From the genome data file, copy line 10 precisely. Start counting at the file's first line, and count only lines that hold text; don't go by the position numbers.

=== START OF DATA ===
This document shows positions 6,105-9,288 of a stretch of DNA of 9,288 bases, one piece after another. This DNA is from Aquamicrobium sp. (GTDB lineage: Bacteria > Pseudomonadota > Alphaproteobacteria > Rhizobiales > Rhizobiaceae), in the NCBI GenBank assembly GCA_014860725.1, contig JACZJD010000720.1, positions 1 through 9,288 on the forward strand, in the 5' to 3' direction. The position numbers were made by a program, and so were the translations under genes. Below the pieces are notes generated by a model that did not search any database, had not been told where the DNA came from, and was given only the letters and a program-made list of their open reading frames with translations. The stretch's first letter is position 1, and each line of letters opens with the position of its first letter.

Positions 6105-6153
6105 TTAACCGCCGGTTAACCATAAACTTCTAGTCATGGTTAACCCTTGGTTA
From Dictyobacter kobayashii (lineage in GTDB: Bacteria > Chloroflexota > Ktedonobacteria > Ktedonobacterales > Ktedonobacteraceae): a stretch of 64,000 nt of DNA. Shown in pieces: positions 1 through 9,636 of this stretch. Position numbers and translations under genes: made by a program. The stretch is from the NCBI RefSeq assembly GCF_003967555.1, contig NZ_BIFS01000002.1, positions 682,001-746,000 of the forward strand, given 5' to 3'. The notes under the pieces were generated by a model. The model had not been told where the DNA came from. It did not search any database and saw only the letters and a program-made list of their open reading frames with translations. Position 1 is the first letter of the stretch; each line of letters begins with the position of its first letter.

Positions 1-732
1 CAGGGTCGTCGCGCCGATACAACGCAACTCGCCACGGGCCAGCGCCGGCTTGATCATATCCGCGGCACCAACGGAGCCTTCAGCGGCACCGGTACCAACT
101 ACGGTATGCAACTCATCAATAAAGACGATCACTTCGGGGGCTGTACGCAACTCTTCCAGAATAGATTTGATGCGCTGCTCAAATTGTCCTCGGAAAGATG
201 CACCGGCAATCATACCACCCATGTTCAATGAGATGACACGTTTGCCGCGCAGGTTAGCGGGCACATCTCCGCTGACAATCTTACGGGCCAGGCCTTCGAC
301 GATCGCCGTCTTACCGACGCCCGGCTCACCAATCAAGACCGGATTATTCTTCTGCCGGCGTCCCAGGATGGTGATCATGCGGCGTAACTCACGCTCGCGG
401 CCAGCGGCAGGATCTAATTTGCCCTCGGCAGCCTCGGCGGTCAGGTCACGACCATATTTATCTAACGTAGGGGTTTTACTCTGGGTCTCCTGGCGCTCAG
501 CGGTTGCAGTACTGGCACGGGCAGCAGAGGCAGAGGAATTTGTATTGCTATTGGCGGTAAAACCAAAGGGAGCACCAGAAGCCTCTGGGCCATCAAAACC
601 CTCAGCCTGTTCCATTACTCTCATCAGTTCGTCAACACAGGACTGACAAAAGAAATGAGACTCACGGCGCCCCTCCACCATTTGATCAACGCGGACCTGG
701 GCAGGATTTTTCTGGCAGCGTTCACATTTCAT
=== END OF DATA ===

401 CCAGCGGCAGGATCTAATTTGCCCTCGGCAGCCTCGGCGGTCAGGTCACGACCATATTTATCTAACGTAGGGGTTTTACTCTGGGTCTCCTGGCGCTCAG